Open Access Te Herenga Waka-Victoria University of Wellington
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Camouflage--Architecture: Testing the Architectural Application of Neil Leach’s Camouflage Theory as a Model of Place-Identity

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posted on 2023-03-14, 23:29 authored by McLauchlan, Ben

Discussion within architectural Place–identity theory has taken a shift. It has moved toward a more fluid condition. With traditional structures of identity holding less value to society, and imagery becoming more prevalent, new models of Place–identity are necessary. This is relative to a decreasing Nationalist view point and an increasing critique of the Post–Modern. Neil Leach, through his theory Camouflage, offers a way to rethink our relationship with Place. Camouflage describes the application of aesthetics as a tool. This becomes important when it is used to form a relationship between the self and Place. The research presented here tests the architectural application of Leach’s theory. This is done by the design of a building for the International Institute of Modern Letters in New Zealand. The design is broken into four components, concentrating on four key areas of the theory. Rather than looking at the building as a whole object, the skin and the planning of the building test the concepts of the visual image and inherent engagement this calls for. The strategic idea of becoming other is studied through the design of a writer’s studio and a theatre. These ideas work together in the design of the roof as an aesthetic interface. This architectural design is critiqued against Leach’s theoretical context and the building’s environment—against Place. Camouflage architecture sees the building itself become a background element. The focus shifts toward how the users of the building might accumulate identifications through the somatic relationships that the building facilitates. The results of this application are presented as an architectural explanation of Camouflage. This is further distilled into a doctrine of Place–identity. These conclusions offer a model for the application of Camouflage architecturally. More importantly they show how this application benefits the shift in Place–identity theory and practice.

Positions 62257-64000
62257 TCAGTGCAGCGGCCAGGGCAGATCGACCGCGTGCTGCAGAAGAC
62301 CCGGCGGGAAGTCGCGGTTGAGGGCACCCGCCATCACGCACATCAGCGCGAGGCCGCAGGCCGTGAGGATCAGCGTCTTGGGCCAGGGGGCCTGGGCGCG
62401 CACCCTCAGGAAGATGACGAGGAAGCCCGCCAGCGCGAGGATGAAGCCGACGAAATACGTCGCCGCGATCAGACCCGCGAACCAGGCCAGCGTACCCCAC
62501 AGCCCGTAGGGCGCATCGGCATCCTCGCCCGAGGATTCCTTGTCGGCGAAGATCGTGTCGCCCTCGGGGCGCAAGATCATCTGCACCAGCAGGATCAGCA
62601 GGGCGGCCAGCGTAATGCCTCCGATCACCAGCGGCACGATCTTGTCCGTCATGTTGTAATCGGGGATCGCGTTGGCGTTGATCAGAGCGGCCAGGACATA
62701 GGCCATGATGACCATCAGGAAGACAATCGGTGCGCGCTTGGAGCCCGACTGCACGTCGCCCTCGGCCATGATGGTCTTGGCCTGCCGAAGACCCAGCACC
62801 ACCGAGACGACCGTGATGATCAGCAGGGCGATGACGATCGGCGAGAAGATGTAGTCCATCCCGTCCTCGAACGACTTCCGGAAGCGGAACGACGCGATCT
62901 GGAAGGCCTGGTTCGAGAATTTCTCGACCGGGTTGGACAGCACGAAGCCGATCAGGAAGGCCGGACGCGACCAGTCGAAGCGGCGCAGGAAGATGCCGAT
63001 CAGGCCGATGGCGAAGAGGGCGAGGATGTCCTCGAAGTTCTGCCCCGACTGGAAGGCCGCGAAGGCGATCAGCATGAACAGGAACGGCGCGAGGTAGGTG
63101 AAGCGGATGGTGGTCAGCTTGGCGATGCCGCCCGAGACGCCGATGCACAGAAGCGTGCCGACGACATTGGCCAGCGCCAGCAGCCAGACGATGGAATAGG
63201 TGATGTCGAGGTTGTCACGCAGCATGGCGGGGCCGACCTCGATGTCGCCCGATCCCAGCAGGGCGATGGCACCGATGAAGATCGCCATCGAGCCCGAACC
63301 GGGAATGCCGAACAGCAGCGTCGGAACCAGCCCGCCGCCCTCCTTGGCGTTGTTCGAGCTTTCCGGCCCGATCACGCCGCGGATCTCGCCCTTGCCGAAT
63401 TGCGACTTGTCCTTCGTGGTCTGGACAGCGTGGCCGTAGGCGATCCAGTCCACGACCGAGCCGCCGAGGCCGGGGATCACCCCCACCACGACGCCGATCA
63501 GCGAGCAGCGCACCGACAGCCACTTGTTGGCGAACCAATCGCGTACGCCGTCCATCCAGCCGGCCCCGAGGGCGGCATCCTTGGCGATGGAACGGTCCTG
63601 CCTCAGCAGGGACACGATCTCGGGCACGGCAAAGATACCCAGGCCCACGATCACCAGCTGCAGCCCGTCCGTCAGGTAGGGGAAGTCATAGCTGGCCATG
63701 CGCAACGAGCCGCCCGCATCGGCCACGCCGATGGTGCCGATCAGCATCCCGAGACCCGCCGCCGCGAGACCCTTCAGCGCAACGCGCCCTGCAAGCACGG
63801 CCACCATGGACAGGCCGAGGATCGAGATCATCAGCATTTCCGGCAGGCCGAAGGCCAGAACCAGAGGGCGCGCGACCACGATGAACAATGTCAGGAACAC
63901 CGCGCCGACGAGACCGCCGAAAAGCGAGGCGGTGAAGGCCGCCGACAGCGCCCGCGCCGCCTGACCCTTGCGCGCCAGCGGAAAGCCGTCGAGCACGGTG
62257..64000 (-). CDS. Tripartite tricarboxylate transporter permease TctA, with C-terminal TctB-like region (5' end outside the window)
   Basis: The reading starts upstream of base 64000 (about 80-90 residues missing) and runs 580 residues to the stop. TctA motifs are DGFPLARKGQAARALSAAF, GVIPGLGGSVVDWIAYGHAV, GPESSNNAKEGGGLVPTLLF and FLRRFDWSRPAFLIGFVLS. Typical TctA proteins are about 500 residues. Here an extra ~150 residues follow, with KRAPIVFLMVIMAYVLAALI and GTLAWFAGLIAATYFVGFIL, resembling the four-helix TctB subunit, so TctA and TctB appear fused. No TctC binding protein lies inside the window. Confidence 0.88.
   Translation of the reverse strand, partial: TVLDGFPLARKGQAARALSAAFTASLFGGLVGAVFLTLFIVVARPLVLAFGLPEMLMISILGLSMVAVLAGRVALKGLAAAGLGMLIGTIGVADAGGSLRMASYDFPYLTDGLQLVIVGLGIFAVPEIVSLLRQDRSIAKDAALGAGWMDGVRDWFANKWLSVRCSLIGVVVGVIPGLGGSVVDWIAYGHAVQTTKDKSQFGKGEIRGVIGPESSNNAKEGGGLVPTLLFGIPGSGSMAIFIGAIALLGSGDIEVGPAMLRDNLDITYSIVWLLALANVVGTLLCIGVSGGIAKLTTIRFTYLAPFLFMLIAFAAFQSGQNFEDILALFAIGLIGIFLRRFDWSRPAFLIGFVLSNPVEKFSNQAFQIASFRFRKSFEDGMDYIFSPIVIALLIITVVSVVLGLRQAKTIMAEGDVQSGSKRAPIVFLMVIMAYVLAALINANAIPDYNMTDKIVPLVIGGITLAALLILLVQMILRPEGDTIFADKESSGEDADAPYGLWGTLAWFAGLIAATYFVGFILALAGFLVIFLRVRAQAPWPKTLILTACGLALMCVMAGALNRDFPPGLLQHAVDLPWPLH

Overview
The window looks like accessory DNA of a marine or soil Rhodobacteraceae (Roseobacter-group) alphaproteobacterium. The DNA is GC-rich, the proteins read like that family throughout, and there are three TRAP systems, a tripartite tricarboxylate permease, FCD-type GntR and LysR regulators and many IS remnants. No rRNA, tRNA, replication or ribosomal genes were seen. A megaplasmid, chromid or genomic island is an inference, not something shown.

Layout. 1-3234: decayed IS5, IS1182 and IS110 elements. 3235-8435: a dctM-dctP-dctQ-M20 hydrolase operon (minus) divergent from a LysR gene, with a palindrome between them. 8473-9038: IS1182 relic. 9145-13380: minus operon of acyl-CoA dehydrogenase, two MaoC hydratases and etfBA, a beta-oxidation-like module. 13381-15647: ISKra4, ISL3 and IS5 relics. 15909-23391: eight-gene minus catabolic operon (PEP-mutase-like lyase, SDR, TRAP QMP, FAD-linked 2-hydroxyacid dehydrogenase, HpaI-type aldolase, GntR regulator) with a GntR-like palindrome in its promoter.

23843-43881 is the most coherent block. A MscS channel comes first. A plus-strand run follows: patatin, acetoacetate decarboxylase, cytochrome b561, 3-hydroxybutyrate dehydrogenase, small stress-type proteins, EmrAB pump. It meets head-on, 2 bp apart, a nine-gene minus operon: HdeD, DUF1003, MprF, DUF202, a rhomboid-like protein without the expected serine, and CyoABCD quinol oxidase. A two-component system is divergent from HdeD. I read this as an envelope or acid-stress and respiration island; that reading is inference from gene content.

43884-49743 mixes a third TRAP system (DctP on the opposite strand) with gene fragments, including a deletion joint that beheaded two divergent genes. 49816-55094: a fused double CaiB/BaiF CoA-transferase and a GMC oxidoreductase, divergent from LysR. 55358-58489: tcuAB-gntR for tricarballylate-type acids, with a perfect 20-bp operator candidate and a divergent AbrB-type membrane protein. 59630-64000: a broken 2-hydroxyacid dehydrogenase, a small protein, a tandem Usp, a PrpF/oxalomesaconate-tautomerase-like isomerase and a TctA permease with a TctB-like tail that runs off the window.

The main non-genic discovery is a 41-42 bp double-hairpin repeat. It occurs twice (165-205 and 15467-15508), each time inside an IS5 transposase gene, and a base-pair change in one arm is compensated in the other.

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Date of Award



Te Herenga Waka—Victoria University of Wellington

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Author Retains Copyright

Degree Discipline


Degree Grantor

Te Herenga Waka—Victoria University of Wellington

Degree Level


Degree Name

Master of Architecture (Professional)

Victoria University of Wellington Item Type

Awarded Research Masters Thesis



Victoria University of Wellington School

School of Architecture


de Sylva, Shenuka